Fine art and furnishings and rare documents including an original letter by Abraham Lincoln preserve the history and tastes of Bradford Brinton, the gentleman rancher who gave his name to the museum and memorial just outside Big Horn.
The land was originally homesteaded by the Clark family in 1882, then bought by William Moncreiffe in 1892. He established the Quarter Circle A Ranch, the name under which the site was added to the National Register in August 1976. Chicago businessman Bradford Brinton bought the main ranch house and another 640 acres in 1923. He later bought an additional 2,200 acres to the east and added new buildings, including the horse barn across the creek and Little Goose Creek Lodge. In 1927 and '28, he remodeled the main house, adding porches and bay windows, and an extension to the south and west.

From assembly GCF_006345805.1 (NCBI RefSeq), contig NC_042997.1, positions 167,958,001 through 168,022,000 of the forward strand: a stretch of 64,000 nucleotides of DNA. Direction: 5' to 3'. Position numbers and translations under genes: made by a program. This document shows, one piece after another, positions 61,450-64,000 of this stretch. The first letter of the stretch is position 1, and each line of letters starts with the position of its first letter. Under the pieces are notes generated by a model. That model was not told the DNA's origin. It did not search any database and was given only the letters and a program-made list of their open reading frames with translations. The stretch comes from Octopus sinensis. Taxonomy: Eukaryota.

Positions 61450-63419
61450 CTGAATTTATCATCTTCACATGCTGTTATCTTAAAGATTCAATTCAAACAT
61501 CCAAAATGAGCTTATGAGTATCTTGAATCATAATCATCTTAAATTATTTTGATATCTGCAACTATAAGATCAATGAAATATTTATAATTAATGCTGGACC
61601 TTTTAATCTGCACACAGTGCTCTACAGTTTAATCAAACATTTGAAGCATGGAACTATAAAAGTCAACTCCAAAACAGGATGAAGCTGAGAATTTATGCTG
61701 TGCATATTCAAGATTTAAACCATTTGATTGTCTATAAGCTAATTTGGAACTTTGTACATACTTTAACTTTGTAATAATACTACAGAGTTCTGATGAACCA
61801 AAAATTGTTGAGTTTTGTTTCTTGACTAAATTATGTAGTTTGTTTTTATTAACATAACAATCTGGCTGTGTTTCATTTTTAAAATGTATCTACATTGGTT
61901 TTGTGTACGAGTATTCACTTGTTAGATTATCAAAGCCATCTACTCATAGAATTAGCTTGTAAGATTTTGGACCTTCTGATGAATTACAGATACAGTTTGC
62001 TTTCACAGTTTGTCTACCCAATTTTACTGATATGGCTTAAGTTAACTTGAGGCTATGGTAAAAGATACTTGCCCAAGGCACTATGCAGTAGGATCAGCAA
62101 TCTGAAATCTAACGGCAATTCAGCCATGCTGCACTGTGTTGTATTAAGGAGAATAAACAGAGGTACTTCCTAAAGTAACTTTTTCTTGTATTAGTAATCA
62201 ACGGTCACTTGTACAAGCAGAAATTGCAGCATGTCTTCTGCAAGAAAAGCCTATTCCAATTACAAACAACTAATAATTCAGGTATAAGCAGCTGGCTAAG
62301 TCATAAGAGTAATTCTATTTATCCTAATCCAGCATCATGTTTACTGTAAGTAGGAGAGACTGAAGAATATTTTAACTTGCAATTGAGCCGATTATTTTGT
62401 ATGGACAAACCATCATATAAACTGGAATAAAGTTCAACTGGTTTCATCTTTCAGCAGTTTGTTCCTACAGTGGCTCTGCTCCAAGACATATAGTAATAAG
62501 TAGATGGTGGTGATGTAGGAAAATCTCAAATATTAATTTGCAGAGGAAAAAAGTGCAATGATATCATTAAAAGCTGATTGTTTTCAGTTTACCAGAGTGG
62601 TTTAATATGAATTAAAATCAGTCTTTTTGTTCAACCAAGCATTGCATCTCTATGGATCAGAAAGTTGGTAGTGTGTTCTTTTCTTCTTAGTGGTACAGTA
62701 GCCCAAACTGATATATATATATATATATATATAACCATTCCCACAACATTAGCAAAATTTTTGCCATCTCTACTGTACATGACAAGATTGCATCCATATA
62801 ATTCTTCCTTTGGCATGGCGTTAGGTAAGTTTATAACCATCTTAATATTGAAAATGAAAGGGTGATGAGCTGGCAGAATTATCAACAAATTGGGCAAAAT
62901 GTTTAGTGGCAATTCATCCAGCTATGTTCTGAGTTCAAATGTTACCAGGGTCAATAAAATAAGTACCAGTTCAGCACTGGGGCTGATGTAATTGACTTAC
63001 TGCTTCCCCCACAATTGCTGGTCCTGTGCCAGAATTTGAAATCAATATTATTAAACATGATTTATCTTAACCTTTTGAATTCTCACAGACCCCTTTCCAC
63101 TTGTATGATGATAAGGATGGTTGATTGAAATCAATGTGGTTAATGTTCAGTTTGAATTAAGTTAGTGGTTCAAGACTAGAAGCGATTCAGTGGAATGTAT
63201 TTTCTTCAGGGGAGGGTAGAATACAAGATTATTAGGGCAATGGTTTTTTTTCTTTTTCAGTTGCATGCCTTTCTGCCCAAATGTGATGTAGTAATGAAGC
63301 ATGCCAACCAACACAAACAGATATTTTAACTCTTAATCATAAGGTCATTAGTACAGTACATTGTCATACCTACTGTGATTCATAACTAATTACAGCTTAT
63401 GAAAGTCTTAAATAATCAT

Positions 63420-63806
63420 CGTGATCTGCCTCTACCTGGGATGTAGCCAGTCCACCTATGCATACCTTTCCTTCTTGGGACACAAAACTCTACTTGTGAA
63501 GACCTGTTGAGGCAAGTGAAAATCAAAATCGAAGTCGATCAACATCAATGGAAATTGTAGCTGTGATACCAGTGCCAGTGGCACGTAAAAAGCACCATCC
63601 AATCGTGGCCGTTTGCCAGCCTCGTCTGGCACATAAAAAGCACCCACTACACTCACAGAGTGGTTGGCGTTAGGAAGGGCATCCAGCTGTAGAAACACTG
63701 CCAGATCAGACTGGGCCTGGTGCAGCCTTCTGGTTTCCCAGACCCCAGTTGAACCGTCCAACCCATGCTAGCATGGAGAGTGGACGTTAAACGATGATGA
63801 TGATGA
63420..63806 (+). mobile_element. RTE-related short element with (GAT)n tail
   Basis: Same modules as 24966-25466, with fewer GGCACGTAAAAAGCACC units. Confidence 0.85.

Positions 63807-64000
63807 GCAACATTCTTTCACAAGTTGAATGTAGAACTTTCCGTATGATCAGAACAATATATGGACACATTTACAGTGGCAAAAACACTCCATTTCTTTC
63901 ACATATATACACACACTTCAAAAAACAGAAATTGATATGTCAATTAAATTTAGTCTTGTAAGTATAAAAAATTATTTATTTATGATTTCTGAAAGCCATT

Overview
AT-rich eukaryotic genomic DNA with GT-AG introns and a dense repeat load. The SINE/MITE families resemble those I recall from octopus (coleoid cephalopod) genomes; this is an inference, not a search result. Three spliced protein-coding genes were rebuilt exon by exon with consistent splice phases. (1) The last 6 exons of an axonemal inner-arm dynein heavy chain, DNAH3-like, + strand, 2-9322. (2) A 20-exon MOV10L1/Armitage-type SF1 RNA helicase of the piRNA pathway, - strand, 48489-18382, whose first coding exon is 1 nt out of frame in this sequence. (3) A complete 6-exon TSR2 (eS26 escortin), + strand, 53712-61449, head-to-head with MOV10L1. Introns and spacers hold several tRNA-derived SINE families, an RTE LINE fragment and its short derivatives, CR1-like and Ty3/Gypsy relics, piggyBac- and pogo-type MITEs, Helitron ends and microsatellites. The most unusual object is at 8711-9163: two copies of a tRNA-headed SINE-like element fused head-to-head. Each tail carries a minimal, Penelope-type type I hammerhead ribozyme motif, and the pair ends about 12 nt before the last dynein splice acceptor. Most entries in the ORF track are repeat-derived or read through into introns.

He died in 1936, and his older sister, Helen Brinton, inherited the ranch, which became her summer home until her death in 1960. Her will left the ranch in a trust with a company in Chicago. The museum today is administered by a board of trustees, and is open to the public through Labor Day. Twelve of the 20 rooms of the main house are open to the public in a guided tour. The Reception Gallery on the grounds is the only building that doesn't date back to the Brintons' time. The gallery houses the Brintons' collection of American Indian artifacts, an area for changing exhibits, a sales gallery and a gift shop.